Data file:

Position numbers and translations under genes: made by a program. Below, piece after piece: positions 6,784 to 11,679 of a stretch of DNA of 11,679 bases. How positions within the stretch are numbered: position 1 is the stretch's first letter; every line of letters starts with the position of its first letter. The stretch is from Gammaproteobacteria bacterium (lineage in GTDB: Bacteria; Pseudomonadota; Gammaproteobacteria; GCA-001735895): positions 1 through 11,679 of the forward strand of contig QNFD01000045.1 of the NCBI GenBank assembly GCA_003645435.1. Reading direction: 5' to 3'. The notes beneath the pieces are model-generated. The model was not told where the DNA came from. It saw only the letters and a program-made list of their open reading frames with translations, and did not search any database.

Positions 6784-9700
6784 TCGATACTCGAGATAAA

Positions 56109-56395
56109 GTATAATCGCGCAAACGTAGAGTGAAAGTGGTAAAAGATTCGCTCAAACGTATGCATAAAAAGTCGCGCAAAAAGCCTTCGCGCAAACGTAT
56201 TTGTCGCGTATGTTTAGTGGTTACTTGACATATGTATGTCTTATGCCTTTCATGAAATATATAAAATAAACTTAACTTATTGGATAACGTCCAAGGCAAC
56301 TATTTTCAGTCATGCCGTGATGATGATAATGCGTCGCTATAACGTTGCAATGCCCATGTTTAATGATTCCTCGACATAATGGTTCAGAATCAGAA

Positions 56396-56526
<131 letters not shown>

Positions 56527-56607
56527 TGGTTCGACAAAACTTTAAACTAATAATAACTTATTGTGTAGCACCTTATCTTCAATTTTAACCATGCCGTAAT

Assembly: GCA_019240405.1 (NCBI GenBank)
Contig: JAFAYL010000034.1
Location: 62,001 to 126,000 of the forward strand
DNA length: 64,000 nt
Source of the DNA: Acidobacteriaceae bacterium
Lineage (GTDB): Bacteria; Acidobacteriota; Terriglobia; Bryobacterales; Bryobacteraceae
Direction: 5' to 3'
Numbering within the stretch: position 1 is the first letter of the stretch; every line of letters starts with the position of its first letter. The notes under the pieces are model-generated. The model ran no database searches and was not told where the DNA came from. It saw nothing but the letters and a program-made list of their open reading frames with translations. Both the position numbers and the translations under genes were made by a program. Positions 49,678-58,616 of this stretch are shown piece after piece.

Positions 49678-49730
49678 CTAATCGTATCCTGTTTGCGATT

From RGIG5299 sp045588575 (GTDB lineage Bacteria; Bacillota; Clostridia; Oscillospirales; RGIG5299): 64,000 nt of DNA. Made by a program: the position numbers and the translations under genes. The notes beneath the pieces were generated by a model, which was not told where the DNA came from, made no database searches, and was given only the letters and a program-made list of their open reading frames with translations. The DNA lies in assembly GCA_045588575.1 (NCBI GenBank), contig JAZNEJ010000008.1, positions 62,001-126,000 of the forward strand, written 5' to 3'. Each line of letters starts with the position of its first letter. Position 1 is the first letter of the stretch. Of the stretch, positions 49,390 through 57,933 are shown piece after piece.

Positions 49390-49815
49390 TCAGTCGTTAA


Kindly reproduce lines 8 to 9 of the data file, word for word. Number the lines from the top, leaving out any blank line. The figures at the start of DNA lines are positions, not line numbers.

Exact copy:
Positions 56396-56526
<131 letters not shown>